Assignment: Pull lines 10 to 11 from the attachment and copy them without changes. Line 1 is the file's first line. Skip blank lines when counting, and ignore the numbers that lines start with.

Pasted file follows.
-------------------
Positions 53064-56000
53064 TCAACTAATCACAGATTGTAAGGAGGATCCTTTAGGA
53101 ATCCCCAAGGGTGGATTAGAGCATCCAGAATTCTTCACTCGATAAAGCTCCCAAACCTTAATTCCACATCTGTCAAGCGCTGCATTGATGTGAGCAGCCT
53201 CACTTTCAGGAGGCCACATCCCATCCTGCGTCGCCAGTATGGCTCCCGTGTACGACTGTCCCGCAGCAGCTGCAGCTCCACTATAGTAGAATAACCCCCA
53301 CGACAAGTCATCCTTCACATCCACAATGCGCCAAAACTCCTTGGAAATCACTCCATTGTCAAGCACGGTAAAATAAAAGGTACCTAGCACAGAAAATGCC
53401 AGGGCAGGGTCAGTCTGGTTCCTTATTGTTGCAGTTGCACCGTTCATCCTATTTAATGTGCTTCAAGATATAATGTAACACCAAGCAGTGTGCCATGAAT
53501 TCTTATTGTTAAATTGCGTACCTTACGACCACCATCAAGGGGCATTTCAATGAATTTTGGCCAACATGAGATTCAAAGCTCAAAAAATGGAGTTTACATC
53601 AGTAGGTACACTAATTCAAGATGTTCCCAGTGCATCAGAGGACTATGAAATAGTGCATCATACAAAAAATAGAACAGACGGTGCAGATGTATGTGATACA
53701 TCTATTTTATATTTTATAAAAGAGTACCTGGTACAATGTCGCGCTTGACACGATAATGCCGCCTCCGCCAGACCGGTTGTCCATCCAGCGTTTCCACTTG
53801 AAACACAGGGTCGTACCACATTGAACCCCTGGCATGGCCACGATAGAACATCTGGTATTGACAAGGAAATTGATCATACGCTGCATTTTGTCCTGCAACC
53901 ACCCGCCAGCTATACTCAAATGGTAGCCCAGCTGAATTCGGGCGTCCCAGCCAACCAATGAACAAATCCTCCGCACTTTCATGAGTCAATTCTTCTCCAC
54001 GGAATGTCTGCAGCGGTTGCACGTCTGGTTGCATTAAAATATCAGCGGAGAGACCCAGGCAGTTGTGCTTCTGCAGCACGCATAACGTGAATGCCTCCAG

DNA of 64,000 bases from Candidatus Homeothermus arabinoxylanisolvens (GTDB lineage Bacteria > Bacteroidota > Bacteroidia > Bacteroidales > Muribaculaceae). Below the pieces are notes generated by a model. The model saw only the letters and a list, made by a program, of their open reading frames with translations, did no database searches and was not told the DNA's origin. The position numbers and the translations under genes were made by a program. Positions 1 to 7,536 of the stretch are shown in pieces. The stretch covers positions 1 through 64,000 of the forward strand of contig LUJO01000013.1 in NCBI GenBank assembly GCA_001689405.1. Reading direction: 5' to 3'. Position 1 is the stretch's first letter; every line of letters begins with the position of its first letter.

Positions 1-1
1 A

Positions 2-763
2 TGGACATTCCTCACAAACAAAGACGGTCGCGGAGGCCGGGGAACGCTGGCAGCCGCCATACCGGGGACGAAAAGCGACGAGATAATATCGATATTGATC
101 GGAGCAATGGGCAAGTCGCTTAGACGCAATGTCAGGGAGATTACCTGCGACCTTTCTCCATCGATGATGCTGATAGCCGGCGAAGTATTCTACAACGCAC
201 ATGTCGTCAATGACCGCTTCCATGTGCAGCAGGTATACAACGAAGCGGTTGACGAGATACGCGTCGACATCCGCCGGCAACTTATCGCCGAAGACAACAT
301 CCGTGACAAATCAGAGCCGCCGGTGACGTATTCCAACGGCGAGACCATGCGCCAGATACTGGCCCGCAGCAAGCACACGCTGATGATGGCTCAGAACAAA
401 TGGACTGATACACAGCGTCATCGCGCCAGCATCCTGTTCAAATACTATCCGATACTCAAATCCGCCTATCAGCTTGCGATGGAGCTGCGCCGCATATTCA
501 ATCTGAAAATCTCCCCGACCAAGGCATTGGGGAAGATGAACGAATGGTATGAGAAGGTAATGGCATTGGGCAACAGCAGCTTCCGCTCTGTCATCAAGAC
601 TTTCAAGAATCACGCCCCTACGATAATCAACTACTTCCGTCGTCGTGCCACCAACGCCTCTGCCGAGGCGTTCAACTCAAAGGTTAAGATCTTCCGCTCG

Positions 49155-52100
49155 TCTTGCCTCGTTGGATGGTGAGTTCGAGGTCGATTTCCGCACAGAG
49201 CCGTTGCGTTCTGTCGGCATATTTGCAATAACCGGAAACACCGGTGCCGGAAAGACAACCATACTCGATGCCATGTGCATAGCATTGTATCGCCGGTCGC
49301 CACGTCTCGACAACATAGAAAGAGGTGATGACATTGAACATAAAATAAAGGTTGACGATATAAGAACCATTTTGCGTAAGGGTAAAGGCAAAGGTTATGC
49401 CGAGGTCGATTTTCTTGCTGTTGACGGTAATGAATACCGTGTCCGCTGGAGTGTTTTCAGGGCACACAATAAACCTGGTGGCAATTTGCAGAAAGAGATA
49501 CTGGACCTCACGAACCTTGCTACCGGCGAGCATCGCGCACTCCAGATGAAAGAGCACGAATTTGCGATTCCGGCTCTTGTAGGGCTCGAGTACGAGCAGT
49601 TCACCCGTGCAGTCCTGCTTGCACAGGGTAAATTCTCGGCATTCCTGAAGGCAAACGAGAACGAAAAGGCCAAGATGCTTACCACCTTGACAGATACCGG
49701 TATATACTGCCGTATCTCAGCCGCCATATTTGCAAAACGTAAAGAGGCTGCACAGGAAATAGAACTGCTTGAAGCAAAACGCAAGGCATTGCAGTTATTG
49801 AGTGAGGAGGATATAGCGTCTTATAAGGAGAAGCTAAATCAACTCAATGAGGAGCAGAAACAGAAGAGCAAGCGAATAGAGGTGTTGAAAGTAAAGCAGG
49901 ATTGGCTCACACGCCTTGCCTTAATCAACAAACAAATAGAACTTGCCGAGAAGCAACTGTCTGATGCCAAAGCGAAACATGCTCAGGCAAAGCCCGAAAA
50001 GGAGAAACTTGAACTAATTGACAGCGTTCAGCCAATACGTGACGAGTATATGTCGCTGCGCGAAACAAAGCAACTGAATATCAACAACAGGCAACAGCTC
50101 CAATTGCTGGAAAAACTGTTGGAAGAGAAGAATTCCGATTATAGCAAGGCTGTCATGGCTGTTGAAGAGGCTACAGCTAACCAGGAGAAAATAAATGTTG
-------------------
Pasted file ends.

53801 AAACACAGGGTCGTACCACATTGAACCCCTGGCATGGCCACGATAGAACATCTGGTATTGACAAGGAAATTGATCATACGCTGCATTTTGTCCTGCAACC
53901 ACCCGCCAGCTATACTCAAATGGTAGCCCAGCTGAATTCGGGCGTCCCAGCCAACCAATGAACAAATCCTCCGCACTTTCATGAGTCAATTCTTCTCCAC